"Chile is one of South America's most important wine-producing countries. Occupying a thin strip down the western coast of the continent, it is home to a wide range of terroirs, and an equally wide range of wine styles. The Chilean viticultural industry is often associated in export markets with consistent, good-value wines, but some world-class reds are also made, commanding high prices.

For red wines the initial export mainstays have been Bordeaux varieties of Cabernet Sauvignon and Merlot. Like many New World countries Chile has adopted a signature grape variety; here it is Carmenère, once widely grown in Bordeaux... Pinot Noir from the cooler parts of Chile is beginning to make an impression, and Syrah is increasing in popularity in many regions offering a wide variety of styles...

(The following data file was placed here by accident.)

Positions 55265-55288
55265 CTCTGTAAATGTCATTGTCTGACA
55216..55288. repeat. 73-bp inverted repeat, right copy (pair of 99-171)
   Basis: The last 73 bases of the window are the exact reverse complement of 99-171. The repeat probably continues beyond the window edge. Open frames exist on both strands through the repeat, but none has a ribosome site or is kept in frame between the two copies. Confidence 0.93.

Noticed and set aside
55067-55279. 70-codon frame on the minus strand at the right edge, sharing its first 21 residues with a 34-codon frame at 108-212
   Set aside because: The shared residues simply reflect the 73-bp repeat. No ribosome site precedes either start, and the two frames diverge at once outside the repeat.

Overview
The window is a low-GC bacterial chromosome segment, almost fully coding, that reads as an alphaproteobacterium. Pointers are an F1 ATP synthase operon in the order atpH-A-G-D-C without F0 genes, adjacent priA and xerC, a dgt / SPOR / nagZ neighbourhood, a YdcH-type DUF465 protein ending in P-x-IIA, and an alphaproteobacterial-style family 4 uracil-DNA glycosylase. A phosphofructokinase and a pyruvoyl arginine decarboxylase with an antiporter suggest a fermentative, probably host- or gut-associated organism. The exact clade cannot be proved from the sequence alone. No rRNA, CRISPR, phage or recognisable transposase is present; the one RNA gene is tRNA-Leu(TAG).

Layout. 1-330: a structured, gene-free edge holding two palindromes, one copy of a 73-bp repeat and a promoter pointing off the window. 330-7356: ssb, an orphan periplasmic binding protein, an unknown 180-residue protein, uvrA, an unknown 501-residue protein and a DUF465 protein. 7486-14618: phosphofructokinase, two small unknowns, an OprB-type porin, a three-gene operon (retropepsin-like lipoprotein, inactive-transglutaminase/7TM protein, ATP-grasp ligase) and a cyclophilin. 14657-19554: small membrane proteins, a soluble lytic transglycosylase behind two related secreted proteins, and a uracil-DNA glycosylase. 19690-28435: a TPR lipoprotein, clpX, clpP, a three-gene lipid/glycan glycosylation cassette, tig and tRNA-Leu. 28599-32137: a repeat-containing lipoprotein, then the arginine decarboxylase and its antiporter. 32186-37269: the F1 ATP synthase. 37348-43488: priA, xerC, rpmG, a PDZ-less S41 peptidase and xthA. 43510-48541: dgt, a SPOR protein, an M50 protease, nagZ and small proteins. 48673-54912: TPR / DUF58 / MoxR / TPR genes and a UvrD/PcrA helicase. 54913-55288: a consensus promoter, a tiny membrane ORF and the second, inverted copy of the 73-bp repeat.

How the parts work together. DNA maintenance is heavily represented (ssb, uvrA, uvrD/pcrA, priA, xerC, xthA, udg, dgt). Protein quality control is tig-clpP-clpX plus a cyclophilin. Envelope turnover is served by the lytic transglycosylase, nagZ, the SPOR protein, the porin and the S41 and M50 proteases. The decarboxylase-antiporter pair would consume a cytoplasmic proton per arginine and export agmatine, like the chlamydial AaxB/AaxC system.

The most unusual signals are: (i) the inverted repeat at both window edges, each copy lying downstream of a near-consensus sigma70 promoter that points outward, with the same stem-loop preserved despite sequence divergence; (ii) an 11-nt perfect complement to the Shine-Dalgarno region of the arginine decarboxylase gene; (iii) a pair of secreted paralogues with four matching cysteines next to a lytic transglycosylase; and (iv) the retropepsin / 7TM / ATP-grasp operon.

White wine plantings are led by Chardonnay – also grown in many differing macroclimates – which can achieve very high quality levels with prices to match, and Sauvignon Blanc. Viognier, Riesling and Semillon are among those varieties grown on a smaller scale." - Wine Searcher


Map adapted from: Wines of Chile